Microfinance in Bangladesh: It's Not What You Thought

>  Posted by Center Staff
Elisabeth Rhyne recently contributed a blog to the Huffington Post that explores the state of the microfinance industry in Bangladesh. The piece begins:
Ask a casual observer to describe microfinance, and most likely he or she will mention Bangladesh and tiny group-guaranteed loans for women. But on a recent trip to Bangladesh, I learned that the Bangladeshi microfinance sector has moved on. Way on.
The model of microfinance in Bangladesh, as it originated at Grameen Bank, involved tiny loans to women with fixed terms and amounts, group liability, weekly meetings, forced payments into a group savings account, and a set of 16 social pledges chanted each week while standing at attention. The Grameen model spawned imitators around the world, involving a large share of microfinance clients in India, the Philippines and East Africa, among other places.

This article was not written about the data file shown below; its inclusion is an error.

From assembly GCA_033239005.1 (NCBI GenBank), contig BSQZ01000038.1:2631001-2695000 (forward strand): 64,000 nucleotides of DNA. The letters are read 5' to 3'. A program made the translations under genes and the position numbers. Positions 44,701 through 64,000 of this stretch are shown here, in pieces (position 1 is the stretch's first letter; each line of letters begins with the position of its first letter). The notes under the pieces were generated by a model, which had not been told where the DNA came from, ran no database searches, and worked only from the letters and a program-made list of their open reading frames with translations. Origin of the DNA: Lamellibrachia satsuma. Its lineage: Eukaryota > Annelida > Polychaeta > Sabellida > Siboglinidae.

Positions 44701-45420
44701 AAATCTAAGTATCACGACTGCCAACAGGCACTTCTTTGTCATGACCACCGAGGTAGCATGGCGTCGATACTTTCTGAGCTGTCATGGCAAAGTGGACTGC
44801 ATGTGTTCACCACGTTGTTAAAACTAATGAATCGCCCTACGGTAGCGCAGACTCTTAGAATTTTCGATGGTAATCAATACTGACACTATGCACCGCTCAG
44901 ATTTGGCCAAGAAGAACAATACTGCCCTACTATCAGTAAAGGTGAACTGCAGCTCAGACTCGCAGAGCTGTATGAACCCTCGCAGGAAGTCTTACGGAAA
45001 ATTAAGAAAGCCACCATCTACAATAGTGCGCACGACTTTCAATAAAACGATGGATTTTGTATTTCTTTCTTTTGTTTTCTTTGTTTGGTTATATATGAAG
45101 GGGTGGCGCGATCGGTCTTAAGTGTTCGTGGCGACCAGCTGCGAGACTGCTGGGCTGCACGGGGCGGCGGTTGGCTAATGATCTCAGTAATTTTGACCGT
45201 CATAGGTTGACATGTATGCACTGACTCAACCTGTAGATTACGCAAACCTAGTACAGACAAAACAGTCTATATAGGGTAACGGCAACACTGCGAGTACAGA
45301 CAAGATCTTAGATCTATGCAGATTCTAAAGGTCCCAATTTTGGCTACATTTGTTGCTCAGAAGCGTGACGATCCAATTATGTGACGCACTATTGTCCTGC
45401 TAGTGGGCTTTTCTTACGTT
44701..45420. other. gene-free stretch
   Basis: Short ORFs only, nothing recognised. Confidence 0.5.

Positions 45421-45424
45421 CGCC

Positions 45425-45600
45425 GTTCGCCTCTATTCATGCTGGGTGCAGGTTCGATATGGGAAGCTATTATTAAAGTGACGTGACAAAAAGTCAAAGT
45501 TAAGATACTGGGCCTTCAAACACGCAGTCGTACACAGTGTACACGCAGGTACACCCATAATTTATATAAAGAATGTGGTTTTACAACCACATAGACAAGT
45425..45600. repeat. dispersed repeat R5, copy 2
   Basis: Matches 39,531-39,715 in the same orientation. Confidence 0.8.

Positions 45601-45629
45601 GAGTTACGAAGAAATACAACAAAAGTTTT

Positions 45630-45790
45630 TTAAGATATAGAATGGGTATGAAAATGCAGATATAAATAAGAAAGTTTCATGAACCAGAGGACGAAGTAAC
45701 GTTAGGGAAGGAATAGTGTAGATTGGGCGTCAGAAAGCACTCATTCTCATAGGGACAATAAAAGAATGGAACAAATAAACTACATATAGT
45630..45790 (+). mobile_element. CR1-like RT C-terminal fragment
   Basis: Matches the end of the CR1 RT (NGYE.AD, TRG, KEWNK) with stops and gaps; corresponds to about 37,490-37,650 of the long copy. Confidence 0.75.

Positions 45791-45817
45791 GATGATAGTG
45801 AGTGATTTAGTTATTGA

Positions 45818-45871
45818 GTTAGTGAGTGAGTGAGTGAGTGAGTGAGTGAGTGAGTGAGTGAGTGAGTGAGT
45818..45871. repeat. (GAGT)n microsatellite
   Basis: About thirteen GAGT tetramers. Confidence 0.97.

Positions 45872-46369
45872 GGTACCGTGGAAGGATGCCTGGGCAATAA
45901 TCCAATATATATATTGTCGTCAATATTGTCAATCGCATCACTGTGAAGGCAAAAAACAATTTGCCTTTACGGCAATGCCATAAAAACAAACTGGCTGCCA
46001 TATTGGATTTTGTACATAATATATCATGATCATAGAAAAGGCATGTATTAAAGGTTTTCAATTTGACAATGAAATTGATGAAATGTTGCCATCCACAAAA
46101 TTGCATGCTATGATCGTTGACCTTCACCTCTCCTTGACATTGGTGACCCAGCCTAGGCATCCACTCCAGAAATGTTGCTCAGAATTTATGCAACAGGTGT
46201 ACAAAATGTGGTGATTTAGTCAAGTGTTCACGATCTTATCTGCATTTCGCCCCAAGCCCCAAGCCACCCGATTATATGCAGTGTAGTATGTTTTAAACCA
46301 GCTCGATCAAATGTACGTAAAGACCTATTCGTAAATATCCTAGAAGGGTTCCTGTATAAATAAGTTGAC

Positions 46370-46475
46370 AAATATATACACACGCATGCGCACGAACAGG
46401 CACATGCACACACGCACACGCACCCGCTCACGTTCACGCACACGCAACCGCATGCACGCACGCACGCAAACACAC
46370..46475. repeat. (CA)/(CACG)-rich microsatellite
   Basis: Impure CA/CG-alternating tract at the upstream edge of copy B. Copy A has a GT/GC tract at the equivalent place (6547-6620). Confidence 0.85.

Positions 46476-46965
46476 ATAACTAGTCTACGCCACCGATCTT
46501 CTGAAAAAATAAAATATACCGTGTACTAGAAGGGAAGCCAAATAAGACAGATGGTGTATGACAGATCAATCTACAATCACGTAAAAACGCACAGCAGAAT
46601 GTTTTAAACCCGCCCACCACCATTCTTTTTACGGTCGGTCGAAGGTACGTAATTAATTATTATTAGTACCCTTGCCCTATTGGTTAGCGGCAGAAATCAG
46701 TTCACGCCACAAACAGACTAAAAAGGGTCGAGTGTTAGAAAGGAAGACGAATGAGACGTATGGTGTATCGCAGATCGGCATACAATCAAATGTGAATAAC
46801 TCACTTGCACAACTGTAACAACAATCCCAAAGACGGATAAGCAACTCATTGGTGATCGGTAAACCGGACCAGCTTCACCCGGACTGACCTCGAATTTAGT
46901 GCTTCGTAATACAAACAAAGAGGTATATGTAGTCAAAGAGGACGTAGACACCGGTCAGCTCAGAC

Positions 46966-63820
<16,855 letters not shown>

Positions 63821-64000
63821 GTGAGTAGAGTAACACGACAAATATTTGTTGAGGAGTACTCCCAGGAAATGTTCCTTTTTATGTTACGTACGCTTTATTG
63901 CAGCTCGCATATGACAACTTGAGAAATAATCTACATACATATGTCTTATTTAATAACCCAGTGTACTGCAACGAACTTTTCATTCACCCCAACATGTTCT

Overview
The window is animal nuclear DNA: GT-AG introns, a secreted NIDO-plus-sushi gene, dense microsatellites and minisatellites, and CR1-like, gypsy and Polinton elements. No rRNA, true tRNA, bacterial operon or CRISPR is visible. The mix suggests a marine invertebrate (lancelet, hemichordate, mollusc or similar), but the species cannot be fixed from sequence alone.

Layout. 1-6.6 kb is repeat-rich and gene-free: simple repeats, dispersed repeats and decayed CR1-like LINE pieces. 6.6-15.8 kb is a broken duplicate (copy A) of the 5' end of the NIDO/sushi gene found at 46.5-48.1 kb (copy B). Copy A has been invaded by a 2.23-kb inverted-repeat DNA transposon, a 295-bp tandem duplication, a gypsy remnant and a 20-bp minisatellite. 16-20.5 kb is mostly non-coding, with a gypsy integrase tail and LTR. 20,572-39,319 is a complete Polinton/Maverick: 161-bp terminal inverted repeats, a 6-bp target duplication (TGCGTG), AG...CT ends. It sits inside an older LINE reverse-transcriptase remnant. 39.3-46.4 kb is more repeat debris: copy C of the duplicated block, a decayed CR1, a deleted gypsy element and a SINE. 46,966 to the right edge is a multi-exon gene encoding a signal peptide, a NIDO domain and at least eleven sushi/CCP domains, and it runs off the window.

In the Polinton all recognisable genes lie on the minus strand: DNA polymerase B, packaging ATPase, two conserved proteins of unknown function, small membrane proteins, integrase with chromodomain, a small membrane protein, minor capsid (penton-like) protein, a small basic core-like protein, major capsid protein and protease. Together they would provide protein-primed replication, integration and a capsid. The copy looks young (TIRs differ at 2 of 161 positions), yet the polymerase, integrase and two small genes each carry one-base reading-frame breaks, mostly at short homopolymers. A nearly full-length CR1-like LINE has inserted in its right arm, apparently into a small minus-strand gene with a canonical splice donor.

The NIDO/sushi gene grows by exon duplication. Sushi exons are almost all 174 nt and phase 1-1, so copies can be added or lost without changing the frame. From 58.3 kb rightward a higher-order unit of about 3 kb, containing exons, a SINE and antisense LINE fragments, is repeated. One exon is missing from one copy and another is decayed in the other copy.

But while many in the microfinance industry and outside it equate microfinance with the Grameen model, Grameen itself, as well as the other microfinance institutions in Bangladesh, have quietly re-engineered their models to pursue an expanded vision. The most dramatic shift occurred in 2002, with the introduction of Grameen II, a thorough re-tooling of Grameen Bank’s operations. Throughout the past decade, most of the hundreds of microfinance institutions (MFIs) in Bangladesh have followed suit, experimenting with new lending methodologies, products and support services.
Click here to read the whole piece on Huffington Post.